Inter-individual differences in baseline dynamic functional connectivity are linked to cognitive aftereffects of tDCS
|Year of publication
|Article in Periodical
|Magazine / Source
|MU Faculty or unit
|tDCS; baseline dynamic functional connectivity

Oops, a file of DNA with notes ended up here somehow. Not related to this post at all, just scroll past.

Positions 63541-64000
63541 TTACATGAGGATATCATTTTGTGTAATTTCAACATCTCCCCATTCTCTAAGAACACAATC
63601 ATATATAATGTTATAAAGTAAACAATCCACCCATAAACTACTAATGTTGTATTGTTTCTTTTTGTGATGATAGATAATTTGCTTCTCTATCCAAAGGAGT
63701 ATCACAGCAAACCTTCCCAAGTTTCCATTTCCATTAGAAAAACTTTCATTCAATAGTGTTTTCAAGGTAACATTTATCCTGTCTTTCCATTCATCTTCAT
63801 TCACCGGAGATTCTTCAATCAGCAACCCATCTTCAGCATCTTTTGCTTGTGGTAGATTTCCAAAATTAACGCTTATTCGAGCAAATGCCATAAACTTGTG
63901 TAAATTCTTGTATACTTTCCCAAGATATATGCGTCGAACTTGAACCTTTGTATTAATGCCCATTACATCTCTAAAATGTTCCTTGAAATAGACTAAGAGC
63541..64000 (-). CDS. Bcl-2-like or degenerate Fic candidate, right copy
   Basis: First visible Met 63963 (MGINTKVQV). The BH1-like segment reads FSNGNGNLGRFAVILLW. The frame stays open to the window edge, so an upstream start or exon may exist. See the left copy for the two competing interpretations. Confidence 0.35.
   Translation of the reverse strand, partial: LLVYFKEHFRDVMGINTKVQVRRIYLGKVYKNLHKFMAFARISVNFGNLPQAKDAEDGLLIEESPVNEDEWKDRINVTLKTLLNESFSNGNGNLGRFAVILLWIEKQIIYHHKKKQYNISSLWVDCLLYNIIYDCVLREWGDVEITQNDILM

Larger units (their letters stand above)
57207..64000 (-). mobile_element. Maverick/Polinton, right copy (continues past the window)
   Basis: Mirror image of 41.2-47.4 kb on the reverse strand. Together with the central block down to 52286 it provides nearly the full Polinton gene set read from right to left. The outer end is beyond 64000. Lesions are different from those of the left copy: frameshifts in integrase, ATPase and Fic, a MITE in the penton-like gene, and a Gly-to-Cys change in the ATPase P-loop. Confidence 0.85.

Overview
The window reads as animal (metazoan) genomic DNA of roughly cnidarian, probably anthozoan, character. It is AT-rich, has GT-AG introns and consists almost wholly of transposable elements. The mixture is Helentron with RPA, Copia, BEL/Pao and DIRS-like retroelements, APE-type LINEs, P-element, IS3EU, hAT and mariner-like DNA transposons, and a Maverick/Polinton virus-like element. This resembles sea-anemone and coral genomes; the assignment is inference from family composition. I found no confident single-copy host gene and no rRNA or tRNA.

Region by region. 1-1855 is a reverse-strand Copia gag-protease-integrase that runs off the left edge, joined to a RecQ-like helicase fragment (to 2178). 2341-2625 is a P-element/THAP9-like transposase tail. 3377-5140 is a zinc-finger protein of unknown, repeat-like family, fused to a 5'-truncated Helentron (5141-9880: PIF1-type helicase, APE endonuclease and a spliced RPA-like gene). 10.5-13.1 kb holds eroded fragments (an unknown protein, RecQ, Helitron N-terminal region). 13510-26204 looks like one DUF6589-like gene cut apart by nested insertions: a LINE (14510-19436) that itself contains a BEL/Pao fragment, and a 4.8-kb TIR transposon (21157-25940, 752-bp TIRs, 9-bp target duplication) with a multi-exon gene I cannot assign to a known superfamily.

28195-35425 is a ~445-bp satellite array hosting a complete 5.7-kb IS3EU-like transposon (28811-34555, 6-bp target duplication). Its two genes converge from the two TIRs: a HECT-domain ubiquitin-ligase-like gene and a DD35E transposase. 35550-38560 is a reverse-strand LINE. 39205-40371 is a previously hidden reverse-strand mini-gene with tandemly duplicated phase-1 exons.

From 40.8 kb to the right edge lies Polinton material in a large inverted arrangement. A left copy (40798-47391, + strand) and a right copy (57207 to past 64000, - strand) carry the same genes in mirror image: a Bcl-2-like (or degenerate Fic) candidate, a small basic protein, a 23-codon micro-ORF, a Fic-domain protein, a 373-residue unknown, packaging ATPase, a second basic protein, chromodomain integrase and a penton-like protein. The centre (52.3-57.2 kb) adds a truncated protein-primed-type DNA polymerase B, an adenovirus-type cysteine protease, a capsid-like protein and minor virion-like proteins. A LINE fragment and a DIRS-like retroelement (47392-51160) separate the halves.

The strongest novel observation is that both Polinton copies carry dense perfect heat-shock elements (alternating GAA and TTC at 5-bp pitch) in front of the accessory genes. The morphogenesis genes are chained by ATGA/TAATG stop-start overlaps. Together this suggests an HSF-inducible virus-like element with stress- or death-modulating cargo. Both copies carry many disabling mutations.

|Transcranial direct current stimulation (tDCS) has the potential to modulate cognitive training in healthy aging; however, results from various studies have been inconsistent. We hypothesized that inter-individual differences in baseline brain state may contribute to the varied results. We aimed to explore whether baseline resting-state dynamic functional connectivity (rs-dFC) and/or conventional resting-state static functional connectivity (rs-sFC) may be related to the magnitude of cognitive aftereffects of tDCS. To achieve this aim, we used data from our double-blind randomized sham-controlled cross-over tDCS trial in 25 healthy seniors in which bifrontal tDCS combined with cognitive training had induced significant behavioral aftereffects. We performed a backward regression analysis including rs-sFC/rs-dFC measures to explain the variability in the magnitude of tDCS-induced improvements in visual object-matching task (VOMT) accuracy. Rs-dFC analysis revealed four rs-dFC states. The occurrence rate of a rs-dFC state 4, characterized by a high correlation between the left fronto-parietal control network and the language network, was significantly associated with tDCS-induced VOMT accuracy changes. The rs-sFC measure was not significantly associated with the cognitive outcome. We show that flexibility of the brain state representing readiness for top-down control of object identification implicated in the studied task is linked to the tDCS-enhanced task accuracy.